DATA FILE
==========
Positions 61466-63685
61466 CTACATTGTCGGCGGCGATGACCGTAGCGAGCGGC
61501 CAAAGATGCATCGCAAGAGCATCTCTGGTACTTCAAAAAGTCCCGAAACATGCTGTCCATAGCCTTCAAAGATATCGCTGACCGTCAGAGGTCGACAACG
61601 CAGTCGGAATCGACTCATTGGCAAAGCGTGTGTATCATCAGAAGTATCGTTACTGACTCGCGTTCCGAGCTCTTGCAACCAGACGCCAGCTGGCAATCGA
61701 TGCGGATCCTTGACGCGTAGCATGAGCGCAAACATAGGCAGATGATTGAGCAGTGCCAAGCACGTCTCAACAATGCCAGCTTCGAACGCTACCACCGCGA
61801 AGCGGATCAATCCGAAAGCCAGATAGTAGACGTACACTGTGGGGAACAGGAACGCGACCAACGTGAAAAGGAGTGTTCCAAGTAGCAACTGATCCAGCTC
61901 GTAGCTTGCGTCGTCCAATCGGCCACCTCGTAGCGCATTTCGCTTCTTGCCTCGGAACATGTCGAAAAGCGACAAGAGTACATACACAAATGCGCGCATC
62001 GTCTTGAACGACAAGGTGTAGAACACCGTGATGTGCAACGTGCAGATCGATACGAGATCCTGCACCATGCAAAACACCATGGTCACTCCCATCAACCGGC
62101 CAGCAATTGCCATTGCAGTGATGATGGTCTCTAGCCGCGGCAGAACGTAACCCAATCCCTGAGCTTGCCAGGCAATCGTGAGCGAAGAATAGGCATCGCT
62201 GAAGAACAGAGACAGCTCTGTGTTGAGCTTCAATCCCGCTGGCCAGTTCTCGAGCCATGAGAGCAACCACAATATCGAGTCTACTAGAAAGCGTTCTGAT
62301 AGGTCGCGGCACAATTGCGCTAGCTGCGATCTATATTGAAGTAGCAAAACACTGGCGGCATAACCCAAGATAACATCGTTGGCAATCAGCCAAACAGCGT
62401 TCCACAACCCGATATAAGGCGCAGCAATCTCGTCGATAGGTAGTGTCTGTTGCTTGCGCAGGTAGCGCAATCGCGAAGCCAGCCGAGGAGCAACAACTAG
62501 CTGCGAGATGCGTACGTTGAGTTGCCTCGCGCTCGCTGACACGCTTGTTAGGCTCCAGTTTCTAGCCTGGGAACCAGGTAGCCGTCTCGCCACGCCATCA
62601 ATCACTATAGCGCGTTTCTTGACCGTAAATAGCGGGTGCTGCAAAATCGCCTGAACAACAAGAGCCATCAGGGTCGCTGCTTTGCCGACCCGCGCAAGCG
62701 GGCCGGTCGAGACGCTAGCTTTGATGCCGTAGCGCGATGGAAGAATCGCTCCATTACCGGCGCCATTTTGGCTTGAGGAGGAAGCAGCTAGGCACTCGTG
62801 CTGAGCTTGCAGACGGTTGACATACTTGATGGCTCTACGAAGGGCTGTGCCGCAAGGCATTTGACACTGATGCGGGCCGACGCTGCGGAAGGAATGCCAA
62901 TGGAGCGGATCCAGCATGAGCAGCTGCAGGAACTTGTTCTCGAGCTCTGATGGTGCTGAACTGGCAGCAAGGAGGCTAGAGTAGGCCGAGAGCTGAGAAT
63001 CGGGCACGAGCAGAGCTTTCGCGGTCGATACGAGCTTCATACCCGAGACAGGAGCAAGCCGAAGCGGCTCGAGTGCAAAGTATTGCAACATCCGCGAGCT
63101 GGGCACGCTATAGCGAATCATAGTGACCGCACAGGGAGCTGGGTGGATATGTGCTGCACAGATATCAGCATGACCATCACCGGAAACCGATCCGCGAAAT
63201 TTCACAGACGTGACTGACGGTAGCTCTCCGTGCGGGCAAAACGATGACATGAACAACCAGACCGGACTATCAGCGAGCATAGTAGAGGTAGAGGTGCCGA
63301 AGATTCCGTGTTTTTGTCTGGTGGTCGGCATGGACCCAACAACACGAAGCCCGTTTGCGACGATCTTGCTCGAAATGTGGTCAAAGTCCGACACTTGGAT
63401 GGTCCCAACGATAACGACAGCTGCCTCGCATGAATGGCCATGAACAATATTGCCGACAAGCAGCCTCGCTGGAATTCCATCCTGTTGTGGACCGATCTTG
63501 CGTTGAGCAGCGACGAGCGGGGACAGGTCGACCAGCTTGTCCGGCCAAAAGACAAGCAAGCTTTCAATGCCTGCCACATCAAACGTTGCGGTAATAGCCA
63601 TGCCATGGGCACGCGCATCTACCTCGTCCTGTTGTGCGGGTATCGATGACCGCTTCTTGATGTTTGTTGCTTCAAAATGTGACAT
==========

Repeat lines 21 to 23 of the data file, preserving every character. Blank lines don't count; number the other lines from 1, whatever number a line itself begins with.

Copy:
63301 AGATTCCGTGTTTTTGTCTGGTGGTCGGCATGGACCCAACAACACGAAGCCCGTTTGCGACGATCTTGCTCGAAATGTGGTCAAAGTCCGACACTTGGAT
63401 GGTCCCAACGATAACGACAGCTGCCTCGCATGAATGGCCATGAACAATATTGCCGACAAGCAGCCTCGCTGGAATTCCATCCTGTTGTGGACCGATCTTG
63501 CGTTGAGCAGCGACGAGCGGGGACAGGTCGACCAGCTTGTCCGGCCAAAAGACAAGCAAGCTTTCAATGCCTGCCACATCAAACGTTGCGGTAATAGCCA